Anxiety and the Brain, Part 4: The Amygdala Pathway

The Amygdala is a tiny piece of the brain, but don’t let it’s size fool you, it is actually one of the biggest, most important pieces of the anxiety puzzle.

Located near the centre of the brain; it is the source of many of our emotional reactions, both positive and negative.

It also forms and recalls emotional memories; understanding this is key to making sense of your own emotional reactions. Read more

Anxiety and the Brain, Part 3: The Cortex Pathway

In part 2 of this series we looked at the basics of how anxiety is created in the brain, and highlighted the two main parts of the brain that cause anxiety and the physical responses we experience when feeling anxious.

In parts 3 and 4 we will look at the two key parts or pathways (the Cortex and the Amygdala) in more detail.

The Cortex:

The cortex is split into two halves, or HEMISPHERES; quite simply, the left and the right.  These hemispheres are then divided into smaller sections called LOBES.  Each of these lobes has a different function; for example, processing vision, hearing, and other information collected by the senses.  The lobes then put all of this information together and this allows you to perceive the world around you. Read more

Anxiety and the Brain, Part 2: Introducing the Cortex and the Amygdala

Trying to get your head around anxiety is really difficult; in some cases it can be a complete mystery to both those suffering, and to those seeing someone suffer.

As I have mentioned in previous articles anxiety does not always make sense, but after reading the next few articles on Anxiety and the Brain, things will hopefully become a bit clearer.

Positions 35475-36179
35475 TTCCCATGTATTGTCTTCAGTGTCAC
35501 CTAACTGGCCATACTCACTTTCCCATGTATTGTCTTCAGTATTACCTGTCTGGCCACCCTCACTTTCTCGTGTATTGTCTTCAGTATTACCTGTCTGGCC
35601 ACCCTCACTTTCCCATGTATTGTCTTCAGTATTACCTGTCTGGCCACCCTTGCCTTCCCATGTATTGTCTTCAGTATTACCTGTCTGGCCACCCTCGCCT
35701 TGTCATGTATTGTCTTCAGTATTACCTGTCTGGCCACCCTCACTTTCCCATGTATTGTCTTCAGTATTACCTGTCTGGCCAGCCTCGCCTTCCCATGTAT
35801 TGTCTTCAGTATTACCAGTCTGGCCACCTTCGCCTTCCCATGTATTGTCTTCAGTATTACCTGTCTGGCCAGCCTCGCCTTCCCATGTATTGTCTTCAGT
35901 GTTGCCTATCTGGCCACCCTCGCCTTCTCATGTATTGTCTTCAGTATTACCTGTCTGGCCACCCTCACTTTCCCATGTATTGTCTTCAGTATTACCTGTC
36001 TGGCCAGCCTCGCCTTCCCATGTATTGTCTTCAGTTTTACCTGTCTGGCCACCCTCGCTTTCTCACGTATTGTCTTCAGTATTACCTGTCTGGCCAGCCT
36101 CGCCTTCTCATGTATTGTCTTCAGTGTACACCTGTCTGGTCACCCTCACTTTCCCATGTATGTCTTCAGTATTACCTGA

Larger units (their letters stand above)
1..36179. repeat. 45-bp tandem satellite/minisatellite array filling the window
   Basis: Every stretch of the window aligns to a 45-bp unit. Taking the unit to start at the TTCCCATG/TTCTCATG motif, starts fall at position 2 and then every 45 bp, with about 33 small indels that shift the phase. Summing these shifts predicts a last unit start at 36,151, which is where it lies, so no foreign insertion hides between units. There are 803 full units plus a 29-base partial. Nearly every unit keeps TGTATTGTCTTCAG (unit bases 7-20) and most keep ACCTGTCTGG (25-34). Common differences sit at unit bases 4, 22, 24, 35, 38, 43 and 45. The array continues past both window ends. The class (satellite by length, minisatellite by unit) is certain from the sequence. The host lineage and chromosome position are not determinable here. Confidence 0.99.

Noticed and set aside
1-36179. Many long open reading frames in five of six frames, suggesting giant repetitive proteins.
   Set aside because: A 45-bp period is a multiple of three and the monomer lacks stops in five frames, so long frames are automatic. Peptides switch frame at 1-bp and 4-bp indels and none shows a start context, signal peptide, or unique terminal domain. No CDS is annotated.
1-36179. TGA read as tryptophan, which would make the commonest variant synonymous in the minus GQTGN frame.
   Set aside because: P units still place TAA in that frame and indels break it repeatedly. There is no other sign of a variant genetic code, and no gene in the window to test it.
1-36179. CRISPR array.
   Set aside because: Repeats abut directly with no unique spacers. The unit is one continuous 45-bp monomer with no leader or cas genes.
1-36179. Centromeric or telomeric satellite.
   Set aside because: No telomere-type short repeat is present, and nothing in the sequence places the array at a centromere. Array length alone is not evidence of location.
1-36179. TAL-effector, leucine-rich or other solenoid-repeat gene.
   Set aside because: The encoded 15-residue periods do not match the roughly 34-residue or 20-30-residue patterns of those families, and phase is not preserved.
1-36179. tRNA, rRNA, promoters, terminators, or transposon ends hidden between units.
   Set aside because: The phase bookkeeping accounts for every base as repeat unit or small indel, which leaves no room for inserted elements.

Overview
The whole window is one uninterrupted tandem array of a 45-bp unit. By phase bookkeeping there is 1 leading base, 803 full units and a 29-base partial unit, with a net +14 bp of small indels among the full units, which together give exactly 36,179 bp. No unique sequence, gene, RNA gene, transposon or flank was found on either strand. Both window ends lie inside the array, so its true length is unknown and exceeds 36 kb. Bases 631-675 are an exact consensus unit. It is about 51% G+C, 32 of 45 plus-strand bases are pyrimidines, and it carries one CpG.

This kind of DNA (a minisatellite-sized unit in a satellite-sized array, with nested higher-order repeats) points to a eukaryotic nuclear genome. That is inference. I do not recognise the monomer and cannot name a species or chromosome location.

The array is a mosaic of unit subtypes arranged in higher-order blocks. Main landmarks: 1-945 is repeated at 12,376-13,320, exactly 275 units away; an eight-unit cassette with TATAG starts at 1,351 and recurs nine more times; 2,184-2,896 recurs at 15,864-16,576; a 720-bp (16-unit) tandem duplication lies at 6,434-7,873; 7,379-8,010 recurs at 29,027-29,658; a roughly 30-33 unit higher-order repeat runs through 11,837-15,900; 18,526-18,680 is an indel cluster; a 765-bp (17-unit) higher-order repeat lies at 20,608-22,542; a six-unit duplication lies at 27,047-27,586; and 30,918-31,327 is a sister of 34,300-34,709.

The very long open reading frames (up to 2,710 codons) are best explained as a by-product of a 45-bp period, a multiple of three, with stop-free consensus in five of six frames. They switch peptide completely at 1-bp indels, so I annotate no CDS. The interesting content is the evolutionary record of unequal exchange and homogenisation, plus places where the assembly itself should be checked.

In these articles I will be referencing a brilliant book called ‘Rewire Your Anxious Brain’ which has been a life saver in helping me to get clarity on what goes on up there.

To start with, it is important to differentiate between Anxiety and Fear because it can be easy to confuse the two: Read more

Gardening to Aid With Anxiety & Depression.

Since moving house I have loved spending time in the garden; I have found that it really helps my mood (unless Leo is busy digging holes in the already struggling lawn).  I can feel super stressed but just going outside to sweep up some leaves or do a bit of weeding can help reduce my anxiety and stress levels.

Not having a garden was always a down side to living in London.  Some of the flats I lived in had a balcony or some sort of outside space, however this was no substitute and whenever we visited our friends, the Saunders Family, I would love being in their garden and it always made me long for one of my own, and now I have it….. wooohoooo!!!

As Kim and I are renting the house there is a limit to what we can do, however we have already achieved a lot when you consider the state it was in when we moved in.  A lot of pruning and trips to the recycling centre later, and now it’s a space that we all love to be in, especially Leo. Read more

Cherish the Positives Whilst Fighting the Demons.

When you are struggling with anxiety and depression, it can be really difficult to notice anything positive that happens, most things slip under the radar so quickly that you miss them completely.

It is these positive moments that are really important to try and notice, and when you do, you need to grab hold of them and don’t let them go; they are like precious gems.

Gem - Photo by carole smile on Unsplash

The problem is that the negative moments always seem more overwhelming than the positive ones.  Last week was a great week for me; I had an article published in the Hitchin Comet (my local newspaper) and I completed the first challenge of my ‘Adventures of an Anxious Mind’. Read more